The opening of the Material Heritage exhibit at the Harambee Pine Street African Burial Ground in Kingston took place on Saturday evening, November 5. It is a multi-exploration into community storytelling through material, layered processes and collective record inspired by the work of Benjamin Wigfall and Communications Village. Over the course of three months, the Pop Up Gallery Group (PUGG) has worked with The Samuel Dorsky Museum, Richard Frumess, DRAW, Eureka! House and public assistants Don Christian and Jake Robbins, exploring the legacy of Ben Wigfall, a local artist, visionary whose life and work as a printmaker, educator and community activist served as a model for bringing people together in a shared creative community. This group exhibition was a culmination of studio visits, workshops and discussions on art as a tool for survival.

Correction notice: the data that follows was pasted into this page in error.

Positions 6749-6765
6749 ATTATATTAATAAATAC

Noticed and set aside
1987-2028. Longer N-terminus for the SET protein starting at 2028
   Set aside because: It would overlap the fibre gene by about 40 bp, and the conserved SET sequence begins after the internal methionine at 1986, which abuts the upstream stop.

The exhibit is on view through November 15 by appointment at 157 Pine Street in Kingston. For additional information, call 845-853-8443 or email email@example.com.